It's no secret that the software known as a Wiki has managed to change the world. The obvious examples like Wikipedia have shown that it is possible to hand over editing power to distributed teams of researchers, editors, and "gardeners" -- but can any organization leverage this approach? Maybe.
Many of the organizations that I work with have asked about the potential of using a Wiki as part of their technology strategy, and eventually they ask for some good examples -- not quite at the Wikipedia scale -- that they can use to sell the idea to their co-workers. So, having answered that question a few times now, I thought I'd just do a short run-down here and -- hopefully -- keep it updated (with your help!).
Keep in mind, these examples (and the ones I'm interested in) focus on: positive social impact, non-commercial activities, community engagement, a user-friendly interface, and a critical mass of entries.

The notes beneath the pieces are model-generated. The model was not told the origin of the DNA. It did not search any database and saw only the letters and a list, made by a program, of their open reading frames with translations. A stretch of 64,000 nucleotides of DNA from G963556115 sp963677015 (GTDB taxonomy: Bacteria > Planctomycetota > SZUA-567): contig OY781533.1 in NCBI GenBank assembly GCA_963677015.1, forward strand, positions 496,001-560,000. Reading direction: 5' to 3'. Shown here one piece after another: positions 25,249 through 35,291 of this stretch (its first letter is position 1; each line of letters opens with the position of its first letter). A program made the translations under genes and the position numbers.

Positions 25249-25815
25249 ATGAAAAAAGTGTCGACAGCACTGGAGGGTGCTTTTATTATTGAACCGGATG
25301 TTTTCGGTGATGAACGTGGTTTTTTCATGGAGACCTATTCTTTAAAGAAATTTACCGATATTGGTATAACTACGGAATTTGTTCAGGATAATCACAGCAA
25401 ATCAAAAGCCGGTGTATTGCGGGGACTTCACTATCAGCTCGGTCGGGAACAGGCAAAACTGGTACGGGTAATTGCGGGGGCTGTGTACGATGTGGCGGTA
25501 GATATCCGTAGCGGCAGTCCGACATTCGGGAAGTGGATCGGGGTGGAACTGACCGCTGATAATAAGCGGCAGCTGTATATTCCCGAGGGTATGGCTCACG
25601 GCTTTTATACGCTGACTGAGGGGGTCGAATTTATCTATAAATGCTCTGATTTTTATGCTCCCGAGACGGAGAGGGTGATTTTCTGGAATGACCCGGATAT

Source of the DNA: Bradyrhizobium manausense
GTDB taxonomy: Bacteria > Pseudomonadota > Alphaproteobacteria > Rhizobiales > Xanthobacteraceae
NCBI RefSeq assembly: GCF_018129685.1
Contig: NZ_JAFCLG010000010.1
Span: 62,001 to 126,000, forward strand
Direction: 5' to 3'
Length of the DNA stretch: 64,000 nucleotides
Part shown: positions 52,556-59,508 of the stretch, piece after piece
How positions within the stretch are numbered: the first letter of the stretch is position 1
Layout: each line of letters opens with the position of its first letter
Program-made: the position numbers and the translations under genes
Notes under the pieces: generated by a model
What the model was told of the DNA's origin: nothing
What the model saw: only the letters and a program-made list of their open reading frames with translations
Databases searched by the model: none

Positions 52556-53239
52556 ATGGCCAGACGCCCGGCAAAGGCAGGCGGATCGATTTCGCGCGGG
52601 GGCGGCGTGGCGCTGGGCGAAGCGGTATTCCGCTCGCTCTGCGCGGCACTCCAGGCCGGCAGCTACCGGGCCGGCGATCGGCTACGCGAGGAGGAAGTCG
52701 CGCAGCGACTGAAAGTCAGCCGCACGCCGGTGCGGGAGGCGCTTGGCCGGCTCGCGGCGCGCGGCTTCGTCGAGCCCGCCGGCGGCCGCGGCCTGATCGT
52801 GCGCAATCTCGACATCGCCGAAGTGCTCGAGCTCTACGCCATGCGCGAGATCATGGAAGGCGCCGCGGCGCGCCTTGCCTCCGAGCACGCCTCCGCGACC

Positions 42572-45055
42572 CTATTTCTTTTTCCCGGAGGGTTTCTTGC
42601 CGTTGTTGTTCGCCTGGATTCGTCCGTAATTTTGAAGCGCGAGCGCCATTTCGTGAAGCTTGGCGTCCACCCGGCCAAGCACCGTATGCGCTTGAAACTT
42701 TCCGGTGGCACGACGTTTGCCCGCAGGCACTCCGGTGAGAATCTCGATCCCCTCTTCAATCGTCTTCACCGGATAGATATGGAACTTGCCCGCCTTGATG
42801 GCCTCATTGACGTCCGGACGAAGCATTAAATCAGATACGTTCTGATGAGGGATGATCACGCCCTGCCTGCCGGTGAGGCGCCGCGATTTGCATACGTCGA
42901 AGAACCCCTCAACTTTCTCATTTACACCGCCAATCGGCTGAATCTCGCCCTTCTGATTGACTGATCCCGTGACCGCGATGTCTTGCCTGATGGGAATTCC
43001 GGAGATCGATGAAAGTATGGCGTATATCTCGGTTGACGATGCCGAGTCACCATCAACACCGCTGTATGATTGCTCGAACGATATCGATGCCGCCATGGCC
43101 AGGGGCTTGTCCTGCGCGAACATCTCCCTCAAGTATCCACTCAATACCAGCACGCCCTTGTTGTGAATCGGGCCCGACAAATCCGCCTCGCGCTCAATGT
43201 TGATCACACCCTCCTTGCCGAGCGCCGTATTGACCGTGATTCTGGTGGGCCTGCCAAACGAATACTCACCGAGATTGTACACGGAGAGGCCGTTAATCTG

So, here we go:
BillHop.com: A Wiki for Legislation and Issues of the Day.
Debatepedia: Debatepedia is the new free wiki encyclopedia of arguments and debates.
DavisWiki: The definitive resource for Davis, California. (One of my favourite examples of a hyper-local city wiki!)
Rochester Wiki: The People's guide to Rochester, NY.
Transition Towns: The aim of the site is to be a focal point for all towns, villages, cities and localities around the world that are self-organising for an energy-lean future.
WikiCancer: A place for people with a connection to cancer to share real-life experiences -- fears, insights, stories and advice
And, just for fun, you should probably check out Wookieepedia -- The Star Wars encyclopedia that anyone can edit.. If you're interested in the software itself, there's a good list of Wiki software found on the Wiki Matrix.
Have other great examples? Please pop them in the comments.
UPDATE: I'll be doing a follow-up on event-specific Wiki examples next week.